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The mule deer can be found throughout the Western side of the United States. It receives it name from its ears, which have a distinct mule-like appearance. Even though its closest kin is the black-tailed deer the mule deer is most often referred to as 'the cousin' of the more popular whitetail deer. Like the whitetail, the male muleys are referred to as bucks, females as does, and the young fawns. They are also herbivores, consuming all types of ground vegetation and various berries.
One of the biggest differences in a whitetail and a mule deer is their body size. A buck mule deer weight ranges anywhere from 150 lbs at a young age to as much as 400 lbs when its reached full maturity. That same age class in a whitetail would only weigh in around 120 lbs when young to 230 lbs mature. The difference in the whitetail and mule deer bucks also shows itself in antler development. The mule deer can have horns up to 4 feet in length, which by far out sizes its cousin.
The mating season for the mule deer is called the rut. This mating season usually happens during the months of November and December. By the time mating season rolls around the bachelor groups of buck mule deer have already split up. The bucks generally go off alone to stake out territorial grounds while the does usually stay in small family groups of three or so. When a doe comes into heat she will be chased and fought over by contending bucks. The bucks with the bigger antlers usually are the ones that get to mate the doe over the next several days. In the rare instance that a doe does not mate the first time she comes into heat she will reenter the estrus state approximately four weeks later.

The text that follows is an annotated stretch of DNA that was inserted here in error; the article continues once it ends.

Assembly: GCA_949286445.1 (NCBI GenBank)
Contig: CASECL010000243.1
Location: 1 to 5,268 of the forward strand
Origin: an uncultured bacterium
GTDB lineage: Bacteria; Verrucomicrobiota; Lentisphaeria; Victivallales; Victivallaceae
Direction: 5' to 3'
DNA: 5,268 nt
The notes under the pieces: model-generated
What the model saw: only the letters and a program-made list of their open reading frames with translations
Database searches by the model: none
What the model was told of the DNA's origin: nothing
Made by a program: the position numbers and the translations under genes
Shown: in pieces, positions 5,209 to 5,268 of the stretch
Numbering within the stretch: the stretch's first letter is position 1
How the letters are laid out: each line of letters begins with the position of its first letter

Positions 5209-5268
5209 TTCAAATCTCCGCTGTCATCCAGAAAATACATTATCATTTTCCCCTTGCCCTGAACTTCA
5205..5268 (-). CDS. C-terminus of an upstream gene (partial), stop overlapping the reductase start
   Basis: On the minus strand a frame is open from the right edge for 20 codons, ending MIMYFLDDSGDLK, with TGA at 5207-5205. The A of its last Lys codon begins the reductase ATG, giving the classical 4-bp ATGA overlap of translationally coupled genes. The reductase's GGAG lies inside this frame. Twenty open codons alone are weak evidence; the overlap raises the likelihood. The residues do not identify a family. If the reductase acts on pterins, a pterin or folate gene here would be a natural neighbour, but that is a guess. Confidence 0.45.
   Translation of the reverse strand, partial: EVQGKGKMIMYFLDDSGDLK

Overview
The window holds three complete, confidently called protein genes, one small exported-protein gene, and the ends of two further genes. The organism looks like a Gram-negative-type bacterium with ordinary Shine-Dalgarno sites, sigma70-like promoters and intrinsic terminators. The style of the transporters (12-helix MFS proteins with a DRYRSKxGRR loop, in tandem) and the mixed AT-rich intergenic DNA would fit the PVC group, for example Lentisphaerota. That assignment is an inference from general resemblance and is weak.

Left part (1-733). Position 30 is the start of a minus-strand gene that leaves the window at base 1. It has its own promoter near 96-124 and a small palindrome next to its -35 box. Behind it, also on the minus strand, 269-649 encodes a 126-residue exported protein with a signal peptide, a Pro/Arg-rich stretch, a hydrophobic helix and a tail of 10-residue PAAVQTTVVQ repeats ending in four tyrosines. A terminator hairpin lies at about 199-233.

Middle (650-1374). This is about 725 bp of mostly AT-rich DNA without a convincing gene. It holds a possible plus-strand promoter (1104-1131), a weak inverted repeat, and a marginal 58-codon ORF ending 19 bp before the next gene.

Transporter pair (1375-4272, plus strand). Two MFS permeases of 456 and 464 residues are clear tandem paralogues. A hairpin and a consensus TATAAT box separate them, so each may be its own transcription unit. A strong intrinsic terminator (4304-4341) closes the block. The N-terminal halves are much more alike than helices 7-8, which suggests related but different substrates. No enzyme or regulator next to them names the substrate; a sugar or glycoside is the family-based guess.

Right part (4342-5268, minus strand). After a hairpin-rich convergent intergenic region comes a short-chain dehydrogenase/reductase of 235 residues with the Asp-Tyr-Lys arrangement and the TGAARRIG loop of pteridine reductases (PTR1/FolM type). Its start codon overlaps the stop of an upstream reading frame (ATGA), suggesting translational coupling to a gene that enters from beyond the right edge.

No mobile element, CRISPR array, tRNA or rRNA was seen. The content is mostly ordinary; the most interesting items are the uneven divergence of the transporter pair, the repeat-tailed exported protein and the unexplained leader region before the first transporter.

Three of the main diseases that affect mule deer are also the ones that wreak havoc in the whitetail deer population. Blue tongue disease and Epizootic hemorrhagic disease are the most common. These two diseases are often called the same thing because they are so difficult to tell apart. The other disease that is a growing threat to the mule deer population is the Chronic Wasting Disease or most commonly called CWD.
For those interested in hunting the huge mule deer the opportunities are endless. Depending upon what your budget allows you can easily book a hunt with one of the hundreds of operating outfitters that will accommodate you on your mule deer dream hunt. For those hunters that still like the satisfaction of doing all the work themselves and saving a few dollars there are multiple public land areas open for you. The appropriate license, your hunting gear and your travel expenses will be all you need to get started on your hunt for the mighty mule deer.